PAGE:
Light in darkness, Petroleum prices in Ghana, Famine and Education in Cameroon

We start this week's blog round-up with Under the acacias. The blog throws light on Markoye in Burkina Faso where solar energy is being used to power lamps in villages and town with no connection to the national power grid.

Burkina Faso

Light in the darkness

This photo shows one of the solar-powered lamp-posts that are springing up around Burkina Faso, especially in small towns which otherwise have no electricity. This one is at the colourful market in Markoye, about 40km north-east of Gorom-Gorom.

Solar power of course has considerable potential in places like Burkina, where there is more than enough sun. But the purchase and replacement costs for the equipment are still prohibitive for people's personal use.

The Trials & Tribulations of a Freshly-Arrived Denizen…of Ghana asks important questions about “Petroleum Prices and the Ghana Government

Now that the rate of petrol is at exactly $US5.00/gallon, how are Ghanaians supposed to manage? Where are the safety nets in place that the government should be thinking about to cushion its citizens from the effects of the world market? SO, just because there is a serious inter-necine conflict going on in the Middle East, where Hezbollah is being targetted for wiping out by the Israelis, so we, in the developing world, have to suffer the consequences?

Niger Watch blogs famine in Africa and quotes Oxfam as saying response to the famine was “too little, too late

Food emergencies in Africa are occurring three times more often now than in the mid-1980s, but the global response to famine continues to be “too little, too late”, the international aid agency Oxfam said on Monday.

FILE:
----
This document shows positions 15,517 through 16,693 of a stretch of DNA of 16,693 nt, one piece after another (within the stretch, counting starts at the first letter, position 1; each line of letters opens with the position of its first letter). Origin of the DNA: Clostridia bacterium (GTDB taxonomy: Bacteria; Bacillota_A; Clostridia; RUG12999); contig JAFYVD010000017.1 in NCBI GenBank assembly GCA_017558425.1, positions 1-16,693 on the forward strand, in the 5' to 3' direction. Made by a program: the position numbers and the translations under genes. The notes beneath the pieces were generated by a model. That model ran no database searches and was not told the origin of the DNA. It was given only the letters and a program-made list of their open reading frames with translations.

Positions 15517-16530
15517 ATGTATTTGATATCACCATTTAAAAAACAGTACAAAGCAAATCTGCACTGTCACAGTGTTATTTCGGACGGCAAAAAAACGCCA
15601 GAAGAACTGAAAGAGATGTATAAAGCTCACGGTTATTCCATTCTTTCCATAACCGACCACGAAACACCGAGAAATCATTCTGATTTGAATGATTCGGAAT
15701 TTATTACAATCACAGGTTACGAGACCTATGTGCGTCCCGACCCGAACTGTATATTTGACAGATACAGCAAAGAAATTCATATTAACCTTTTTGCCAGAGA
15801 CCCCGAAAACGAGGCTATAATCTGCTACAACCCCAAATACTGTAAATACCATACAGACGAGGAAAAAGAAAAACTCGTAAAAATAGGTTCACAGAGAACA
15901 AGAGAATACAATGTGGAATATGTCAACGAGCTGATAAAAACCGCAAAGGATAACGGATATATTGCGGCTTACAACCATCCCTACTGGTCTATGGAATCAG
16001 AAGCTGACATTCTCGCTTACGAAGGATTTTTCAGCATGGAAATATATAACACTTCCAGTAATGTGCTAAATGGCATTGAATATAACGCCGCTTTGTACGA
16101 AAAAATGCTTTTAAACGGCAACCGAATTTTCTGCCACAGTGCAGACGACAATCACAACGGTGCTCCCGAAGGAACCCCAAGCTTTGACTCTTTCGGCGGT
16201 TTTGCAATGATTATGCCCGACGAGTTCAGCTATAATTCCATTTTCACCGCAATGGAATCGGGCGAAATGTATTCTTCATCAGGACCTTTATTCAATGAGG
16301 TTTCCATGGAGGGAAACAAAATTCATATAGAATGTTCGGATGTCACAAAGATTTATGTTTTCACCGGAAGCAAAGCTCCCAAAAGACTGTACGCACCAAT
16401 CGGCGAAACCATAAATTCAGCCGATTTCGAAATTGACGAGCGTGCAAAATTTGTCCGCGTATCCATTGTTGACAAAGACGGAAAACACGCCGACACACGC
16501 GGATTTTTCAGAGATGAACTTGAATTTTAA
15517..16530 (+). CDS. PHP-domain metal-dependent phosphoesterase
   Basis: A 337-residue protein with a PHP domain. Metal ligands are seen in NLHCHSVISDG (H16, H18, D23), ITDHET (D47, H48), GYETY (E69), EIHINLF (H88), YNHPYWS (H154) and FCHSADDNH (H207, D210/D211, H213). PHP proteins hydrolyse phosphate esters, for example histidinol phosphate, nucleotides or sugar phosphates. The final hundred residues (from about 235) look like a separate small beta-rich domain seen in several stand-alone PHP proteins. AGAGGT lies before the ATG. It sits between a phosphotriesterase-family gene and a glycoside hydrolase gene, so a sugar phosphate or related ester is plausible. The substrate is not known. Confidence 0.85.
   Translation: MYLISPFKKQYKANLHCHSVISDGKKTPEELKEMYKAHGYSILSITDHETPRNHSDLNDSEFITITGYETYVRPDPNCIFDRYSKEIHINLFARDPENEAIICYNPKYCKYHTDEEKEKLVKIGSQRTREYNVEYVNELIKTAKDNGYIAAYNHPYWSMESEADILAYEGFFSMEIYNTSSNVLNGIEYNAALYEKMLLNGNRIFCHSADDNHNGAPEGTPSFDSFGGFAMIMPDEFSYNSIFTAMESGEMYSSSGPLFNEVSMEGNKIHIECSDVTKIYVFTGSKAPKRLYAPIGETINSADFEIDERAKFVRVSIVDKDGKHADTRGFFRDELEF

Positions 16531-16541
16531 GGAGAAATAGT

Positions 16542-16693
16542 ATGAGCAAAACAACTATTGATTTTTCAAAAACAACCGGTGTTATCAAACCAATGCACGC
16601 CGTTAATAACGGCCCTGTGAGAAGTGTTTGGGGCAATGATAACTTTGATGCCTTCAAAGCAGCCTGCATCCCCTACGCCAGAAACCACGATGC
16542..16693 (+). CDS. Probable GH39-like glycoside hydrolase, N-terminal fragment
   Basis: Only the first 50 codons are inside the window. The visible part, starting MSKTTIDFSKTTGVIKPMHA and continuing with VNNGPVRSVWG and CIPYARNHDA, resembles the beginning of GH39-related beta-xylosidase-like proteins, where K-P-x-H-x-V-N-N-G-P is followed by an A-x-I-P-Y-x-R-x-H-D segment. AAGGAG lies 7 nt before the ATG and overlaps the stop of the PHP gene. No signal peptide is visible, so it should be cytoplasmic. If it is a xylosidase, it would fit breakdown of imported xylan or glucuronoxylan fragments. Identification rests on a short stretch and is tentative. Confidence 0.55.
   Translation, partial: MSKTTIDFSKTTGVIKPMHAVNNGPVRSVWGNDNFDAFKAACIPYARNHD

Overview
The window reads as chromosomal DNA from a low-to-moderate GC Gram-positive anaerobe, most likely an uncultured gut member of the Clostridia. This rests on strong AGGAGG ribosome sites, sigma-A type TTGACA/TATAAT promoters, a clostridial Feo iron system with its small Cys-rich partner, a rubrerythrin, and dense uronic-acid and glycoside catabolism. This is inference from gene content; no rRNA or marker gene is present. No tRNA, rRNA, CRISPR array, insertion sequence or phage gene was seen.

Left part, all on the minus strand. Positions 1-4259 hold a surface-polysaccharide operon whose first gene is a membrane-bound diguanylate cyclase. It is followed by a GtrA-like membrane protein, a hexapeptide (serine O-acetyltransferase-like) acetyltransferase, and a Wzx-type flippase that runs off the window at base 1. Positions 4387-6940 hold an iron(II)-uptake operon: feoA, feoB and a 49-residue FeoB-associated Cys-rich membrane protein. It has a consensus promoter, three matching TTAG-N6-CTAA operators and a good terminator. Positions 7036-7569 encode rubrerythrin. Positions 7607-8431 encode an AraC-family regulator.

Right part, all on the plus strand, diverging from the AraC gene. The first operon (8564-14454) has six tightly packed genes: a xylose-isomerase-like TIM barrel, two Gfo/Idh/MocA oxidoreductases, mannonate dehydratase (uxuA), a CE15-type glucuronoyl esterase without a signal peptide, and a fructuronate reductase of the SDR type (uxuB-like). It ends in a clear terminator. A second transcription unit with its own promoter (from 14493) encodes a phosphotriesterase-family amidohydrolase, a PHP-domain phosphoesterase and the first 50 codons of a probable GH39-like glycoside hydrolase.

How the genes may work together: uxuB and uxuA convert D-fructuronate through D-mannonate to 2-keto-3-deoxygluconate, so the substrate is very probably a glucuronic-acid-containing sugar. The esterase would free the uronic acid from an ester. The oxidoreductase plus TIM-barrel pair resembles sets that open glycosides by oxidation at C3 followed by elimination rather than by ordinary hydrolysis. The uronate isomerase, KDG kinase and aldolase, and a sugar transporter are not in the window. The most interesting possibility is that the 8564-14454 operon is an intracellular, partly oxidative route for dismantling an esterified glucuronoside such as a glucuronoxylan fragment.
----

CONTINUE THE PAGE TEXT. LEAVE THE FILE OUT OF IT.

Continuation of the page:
Conflict, HIV/Aids and climate change are all exacerbating food shortages for sub-Saharan Africa's 750-million people, with innovative solutions and massive long-term support needed to break the cycle, the British-based group added in a new report.

Scribbles from the Den scribbles about Higher Education in Cameroon: When Chickens Come to Roost

It was an apparently innocuous article tucked deep inside a recent issue of Cameroon Tribune, but its content was yet another message of despair from Cameroon. According to the article,

“Out of some 10,000 candidates who sat for the competitive entrance examination into the Customs Department of the Ministry of Finance, recently launched for holders of First School Leaving Certificate (FSLC), over 4,000 were university graduates.”

Yes, you read correctly – 4000 university graduates sat for a public service exam meant for Primary/Elementary School pupils. This is undoubtedly the fallout from an outdated and irrelevant educational system – from primary school to the university – originally designed to train future civil servants, and not to develop an entrepreneurial class with ability to create jobs.

Home of the mandinmories‘ beef is with people who choose to use the pulpit to bully others. The blog entry is titled: “Bully Pulpit

Using a funeral at a church or a mosque to score a political or debating point is something that has been battle tested and used time and time again. The only problem is; it doesn't work. Grandstanding at funerals is very tasteless and unsavory. People who act on the impulse to do it never understand how bad they look when crashing a funeral or stomping from the pulpit. Most funeral attendees see them as nothing more then pompous opportunists taking a cheap shot at people who can't respond to them out of respect for the deceased. The real meaning of a funeral eludes them.


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